After Training Day came out a few years back, suddenly Antoine Fuqua was the hot new name for directing films. Knowing I’d heard that name before, I went into my collection and pulled out an old favorite, The Replacement Killers, directed by Antoine Fuqua. Taking a break from converting the pages of critiQal to CSS (a process that seems to be never-ending), I decided to sit down and revisit Antoine’s first feature, The Replacement Killers.
The Replacement Killers marked the entrance into American films by famed overseas action star Chow Yun-Fat. Having already been a huge success in Hong Kong and the rest of the world, Yun-Fat decided to make his entrance onto the American film scene as memorable as he could – in fact, he waited three years for this script. His only hurdle was the language barrier, which he easily overcomes.
Pairing him with Sorvino seems at first to be a bit odd, but the two work very well together. Sorvino actually expands her acting skills by taking on this role that’s a tougher character than what she’s used to, and she does a very impressive job with it. Seeing her in The Replacement Killers makes the viewer want to go see what else she’s done (unfortunately, nothing easily comparable to this film).
The action sequences are impressive. While Jet Li turned martial arts into more of an art form, Yun-Fat in The Replacement Killers gave action (especially two-handed gun toting) a smoothness. This smooth action style with a hint of ballet was taken to new heights, literally, in Crouching Tiger, Hidden Dragon (2000), but Yun-Fat in The Replacement Killers started it all. His graceful movements and his cat-like reflexes turn the action sequences into a dance – and Yun-Fat is the lord of this dance.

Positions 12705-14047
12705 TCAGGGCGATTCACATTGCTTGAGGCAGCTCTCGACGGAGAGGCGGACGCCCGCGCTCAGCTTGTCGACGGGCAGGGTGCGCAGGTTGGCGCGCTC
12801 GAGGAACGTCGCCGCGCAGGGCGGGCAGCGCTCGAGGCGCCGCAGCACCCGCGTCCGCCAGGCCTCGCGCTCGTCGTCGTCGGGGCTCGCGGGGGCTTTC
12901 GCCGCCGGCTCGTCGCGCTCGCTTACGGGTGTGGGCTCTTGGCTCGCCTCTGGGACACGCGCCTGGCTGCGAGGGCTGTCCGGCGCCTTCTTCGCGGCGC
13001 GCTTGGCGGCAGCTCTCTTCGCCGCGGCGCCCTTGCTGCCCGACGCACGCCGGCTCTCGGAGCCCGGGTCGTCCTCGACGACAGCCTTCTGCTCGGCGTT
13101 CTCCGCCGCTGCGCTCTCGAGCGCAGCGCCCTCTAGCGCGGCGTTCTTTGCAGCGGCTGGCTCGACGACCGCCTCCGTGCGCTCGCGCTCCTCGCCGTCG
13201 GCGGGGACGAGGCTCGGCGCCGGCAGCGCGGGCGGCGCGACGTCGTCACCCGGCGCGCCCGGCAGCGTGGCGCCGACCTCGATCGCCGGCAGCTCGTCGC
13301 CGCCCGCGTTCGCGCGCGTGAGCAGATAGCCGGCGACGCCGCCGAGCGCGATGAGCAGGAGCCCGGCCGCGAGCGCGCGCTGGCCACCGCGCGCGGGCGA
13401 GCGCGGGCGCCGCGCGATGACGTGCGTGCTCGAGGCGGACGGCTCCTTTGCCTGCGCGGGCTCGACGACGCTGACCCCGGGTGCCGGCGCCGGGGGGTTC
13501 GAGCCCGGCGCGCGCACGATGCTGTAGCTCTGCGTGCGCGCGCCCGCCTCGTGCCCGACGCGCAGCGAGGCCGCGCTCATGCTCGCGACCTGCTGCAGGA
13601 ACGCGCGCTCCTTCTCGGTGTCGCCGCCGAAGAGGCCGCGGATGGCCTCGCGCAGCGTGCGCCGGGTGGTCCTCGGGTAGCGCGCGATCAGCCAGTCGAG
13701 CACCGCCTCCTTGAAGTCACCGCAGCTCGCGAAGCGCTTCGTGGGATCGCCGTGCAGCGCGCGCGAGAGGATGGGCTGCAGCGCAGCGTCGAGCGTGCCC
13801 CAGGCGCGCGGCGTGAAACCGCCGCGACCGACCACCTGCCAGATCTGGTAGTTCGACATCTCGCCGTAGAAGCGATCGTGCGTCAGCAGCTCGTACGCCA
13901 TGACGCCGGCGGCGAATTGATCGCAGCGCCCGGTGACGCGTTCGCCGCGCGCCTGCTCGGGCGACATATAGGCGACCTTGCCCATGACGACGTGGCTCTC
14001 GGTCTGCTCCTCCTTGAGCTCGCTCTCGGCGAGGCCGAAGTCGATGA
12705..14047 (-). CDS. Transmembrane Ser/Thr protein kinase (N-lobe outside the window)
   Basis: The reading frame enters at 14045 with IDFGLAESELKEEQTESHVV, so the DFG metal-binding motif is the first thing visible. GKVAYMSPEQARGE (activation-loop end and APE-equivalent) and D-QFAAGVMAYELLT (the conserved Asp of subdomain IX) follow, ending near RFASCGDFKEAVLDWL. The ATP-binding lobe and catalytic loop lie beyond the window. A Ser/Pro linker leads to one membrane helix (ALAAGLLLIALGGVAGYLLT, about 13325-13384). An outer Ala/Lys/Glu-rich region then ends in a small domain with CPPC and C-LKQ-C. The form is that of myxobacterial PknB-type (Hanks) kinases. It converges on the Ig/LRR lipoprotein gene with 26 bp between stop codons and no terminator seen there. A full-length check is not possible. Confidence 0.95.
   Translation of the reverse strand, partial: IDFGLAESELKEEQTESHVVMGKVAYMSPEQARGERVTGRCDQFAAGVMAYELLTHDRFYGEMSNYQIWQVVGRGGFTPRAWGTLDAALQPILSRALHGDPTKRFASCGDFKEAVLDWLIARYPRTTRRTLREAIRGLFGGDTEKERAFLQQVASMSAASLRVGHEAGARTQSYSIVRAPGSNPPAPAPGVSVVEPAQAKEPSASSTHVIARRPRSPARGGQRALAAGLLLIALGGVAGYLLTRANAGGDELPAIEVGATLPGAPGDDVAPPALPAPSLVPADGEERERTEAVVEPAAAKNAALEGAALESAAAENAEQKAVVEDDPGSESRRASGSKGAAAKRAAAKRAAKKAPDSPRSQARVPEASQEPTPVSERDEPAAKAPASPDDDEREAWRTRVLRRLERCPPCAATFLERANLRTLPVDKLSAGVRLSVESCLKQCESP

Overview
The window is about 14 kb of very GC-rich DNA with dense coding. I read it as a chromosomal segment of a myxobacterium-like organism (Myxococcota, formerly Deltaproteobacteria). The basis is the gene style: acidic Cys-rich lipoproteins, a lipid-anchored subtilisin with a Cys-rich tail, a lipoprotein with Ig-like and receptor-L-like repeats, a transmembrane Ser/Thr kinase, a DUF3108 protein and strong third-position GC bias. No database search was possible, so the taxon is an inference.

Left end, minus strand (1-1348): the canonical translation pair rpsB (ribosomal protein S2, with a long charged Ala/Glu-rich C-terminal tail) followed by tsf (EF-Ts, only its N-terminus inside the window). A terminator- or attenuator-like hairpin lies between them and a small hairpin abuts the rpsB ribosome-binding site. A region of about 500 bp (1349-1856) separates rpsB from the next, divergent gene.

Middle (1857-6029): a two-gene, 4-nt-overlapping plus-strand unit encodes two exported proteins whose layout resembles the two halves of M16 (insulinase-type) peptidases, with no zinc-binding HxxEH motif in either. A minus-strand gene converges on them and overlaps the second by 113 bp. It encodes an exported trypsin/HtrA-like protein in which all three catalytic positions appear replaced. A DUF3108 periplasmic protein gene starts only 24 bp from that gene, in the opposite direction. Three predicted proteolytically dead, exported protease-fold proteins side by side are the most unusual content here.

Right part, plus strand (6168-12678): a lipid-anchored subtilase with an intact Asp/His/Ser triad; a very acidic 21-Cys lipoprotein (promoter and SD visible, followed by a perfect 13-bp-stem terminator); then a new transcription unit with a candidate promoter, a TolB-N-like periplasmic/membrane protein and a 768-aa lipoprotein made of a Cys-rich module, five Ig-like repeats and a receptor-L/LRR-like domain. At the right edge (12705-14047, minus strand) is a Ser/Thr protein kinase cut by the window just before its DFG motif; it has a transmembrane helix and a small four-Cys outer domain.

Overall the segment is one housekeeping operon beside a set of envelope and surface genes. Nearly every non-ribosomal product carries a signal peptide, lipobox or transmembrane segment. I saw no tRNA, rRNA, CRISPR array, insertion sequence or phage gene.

Director Fuqua, a newcomer to filmmaking at this point, has evidently learned from the mistakes of his predecessors by using slow-motion sparingly in The Replacement Killers. He uses slow-motion not to slow the action down, but instead, right before an action sequence. With this technique, he whets the audiences appetite for the action – then makes them wait just a bit, so when the action begins, it’s welcomed that much more. It’s a great way to build anticipation, and is a much better use of slow-motion than what it’s typically used for (slowing down the action during the sequence).
Fuqua also does a great job of combining many different types of music on the soundtrack for The Replacement Killers, providing a unique mood for each sequence, plus imprinting them more effectively on the viewer’s memory (just an example – if you don’t have “she makes me want to die…” accompanied by a deep bass beat running through your head after this film, I’d be surprised).
While some may say The Replacement Killers isn’t Yun-Fat’s best work, most will agree it’s one of his best American films. While nothing can replace John Woo’s overseas film The Killer, this film does a good job of coming in 2nd. If you haven’t seen The Killer, be sure to check that one out (if you can find it), since this film obviously pays homage to that film.
Even if you haven’t seen The Killer, you’ll enjoy The Replacement Killers.